We disclose a substantial amount of information on the investment portfolio. We publish an annual investment report, which details our asset allocation, performance and medium-term priorities. We are not able to disclose individual investments because doing so would erode our ability to add value through active management. Our investment partners are almost always very sensitive to the amount of capital they can accept, and competition from other investors following us into investments would damage results.
We are often asked why we simply do not invest in low-cost passive holdings, which can be disclosed without difficulty. The answer is performance: If we had achieved a result consistent with a passive, transparent approach since SMC’s founding in 1991, the endowment would have been closer to $8 billion in 2017, rather than $24.8 billion. The annual payout from the endowment would have been $400 million, instead of $1.2 billion (see the infographics on our website). Financial aid would be a fraction of its present size and Stanford’s academic programs would be dramatically more modest. The opportunity cost of running a low-cost, fully transparent portfolio would have been far too high to justify the benefits.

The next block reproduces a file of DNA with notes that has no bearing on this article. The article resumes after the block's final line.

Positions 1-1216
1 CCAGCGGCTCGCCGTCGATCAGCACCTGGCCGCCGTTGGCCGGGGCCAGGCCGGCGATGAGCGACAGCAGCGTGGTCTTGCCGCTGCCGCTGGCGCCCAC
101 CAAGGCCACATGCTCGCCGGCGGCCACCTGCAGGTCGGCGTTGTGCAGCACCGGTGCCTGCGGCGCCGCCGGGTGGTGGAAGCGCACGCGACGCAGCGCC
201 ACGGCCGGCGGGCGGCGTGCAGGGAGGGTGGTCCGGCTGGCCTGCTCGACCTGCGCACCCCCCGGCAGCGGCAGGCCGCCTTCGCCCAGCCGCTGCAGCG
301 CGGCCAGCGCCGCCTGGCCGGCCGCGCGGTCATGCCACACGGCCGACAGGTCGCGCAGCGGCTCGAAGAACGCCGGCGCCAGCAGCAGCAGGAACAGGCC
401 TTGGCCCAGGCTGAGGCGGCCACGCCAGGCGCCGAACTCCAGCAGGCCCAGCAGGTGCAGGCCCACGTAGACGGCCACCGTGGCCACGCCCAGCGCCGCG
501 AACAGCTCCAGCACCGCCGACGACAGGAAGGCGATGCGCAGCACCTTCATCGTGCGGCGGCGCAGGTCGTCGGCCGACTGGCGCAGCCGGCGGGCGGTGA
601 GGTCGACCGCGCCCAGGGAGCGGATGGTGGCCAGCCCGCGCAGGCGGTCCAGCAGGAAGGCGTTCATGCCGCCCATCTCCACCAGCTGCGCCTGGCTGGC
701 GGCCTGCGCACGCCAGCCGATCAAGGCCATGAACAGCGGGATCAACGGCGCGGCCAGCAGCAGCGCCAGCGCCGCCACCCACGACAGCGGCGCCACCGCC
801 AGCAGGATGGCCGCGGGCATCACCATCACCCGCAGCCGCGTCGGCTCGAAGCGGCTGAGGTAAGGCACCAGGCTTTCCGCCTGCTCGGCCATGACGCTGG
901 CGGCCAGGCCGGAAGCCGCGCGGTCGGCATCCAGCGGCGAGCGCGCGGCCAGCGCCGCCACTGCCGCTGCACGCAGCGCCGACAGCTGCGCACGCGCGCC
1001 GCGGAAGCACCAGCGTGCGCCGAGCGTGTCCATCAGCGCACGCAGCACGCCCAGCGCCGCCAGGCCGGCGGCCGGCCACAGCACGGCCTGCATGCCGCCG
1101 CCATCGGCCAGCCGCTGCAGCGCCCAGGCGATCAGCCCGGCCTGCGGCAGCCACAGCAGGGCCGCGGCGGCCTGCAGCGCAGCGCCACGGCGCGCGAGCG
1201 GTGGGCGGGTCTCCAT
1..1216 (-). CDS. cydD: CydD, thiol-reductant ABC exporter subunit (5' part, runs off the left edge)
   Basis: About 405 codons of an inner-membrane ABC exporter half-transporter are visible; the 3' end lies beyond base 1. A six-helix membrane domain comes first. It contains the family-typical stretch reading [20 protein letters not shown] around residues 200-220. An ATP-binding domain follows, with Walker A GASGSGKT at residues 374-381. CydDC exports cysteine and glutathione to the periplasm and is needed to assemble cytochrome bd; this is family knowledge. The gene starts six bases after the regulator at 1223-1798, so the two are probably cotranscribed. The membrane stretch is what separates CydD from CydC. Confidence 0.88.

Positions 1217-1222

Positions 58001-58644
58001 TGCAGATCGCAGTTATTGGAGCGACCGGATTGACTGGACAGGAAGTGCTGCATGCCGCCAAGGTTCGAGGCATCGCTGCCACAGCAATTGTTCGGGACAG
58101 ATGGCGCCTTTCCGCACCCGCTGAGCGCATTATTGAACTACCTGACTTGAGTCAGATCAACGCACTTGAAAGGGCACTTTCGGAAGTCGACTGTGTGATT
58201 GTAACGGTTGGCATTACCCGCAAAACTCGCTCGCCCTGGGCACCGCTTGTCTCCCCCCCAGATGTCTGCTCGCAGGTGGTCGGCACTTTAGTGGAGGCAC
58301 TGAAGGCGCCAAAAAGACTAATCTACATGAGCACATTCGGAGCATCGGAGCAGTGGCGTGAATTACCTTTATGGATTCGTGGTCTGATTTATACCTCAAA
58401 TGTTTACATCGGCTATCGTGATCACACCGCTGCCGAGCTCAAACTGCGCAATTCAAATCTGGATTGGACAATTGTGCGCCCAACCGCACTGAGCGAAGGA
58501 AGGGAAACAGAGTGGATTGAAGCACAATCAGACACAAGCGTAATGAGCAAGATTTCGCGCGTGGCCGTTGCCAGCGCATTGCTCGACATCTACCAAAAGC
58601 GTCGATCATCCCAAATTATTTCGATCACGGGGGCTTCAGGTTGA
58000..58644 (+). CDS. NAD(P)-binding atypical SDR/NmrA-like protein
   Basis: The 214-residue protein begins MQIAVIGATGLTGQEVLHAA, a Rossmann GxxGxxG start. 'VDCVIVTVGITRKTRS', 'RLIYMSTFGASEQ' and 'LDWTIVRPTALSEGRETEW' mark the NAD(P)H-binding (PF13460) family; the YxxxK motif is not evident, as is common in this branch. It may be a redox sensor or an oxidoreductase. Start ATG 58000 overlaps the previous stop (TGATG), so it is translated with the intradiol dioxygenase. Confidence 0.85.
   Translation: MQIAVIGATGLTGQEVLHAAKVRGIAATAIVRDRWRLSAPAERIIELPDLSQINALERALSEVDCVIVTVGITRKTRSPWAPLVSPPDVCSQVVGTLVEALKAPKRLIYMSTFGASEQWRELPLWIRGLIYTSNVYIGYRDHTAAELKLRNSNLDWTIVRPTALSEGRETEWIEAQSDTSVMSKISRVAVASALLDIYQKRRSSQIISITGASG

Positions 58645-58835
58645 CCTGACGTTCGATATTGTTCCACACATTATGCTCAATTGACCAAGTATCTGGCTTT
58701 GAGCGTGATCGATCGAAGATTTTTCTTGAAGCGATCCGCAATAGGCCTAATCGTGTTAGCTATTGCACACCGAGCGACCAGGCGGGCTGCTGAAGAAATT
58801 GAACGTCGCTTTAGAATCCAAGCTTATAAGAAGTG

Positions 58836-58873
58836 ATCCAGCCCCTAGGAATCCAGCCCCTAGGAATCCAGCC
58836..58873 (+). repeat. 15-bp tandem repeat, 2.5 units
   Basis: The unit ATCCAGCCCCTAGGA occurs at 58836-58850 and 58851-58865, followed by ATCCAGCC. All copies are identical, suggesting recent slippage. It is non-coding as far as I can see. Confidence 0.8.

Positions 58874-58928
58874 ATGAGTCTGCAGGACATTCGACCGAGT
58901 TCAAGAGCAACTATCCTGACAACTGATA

Do ethical considerations routinely factor into the investment program?
Yes, they play a very important role. As part of any economic analysis, Stanford Management Company closely considers ethical and social factors. Not only is it the right thing to do, but as a long-term investor, Stanford must be concerned with ethical issues. Businesses that fail to demonstrate an appropriate regard for human and environmental welfare are unlikely to generate attractive investment returns in the long run. We strive to work with external partners that share those same sensibilities.
While we believe we invest within a strong moral framework, we do not use the endowment as a tool to achieve specific political outcomes. Doing so would contravene a core tenet of the university: to avoid taking ideological or partisan positions. It would also conflict with the intentions of our donors, who make gifts to the endowment to advance Stanford’s educational mission, rather than other causes.
Furthermore, ideologically driven investment would fail to respect our duties under the California Uniform Prudent Investor Act, which guides the investment activities of trust fiduciaries. This legislation requires that fiduciaries of trusts put their obligations to their beneficiaries before all others. For this reason, we consider ethical, social and political issues as part of our holistic approach to generate attractive risk-adjusted investment returns, rather than as separate and non-economic goals.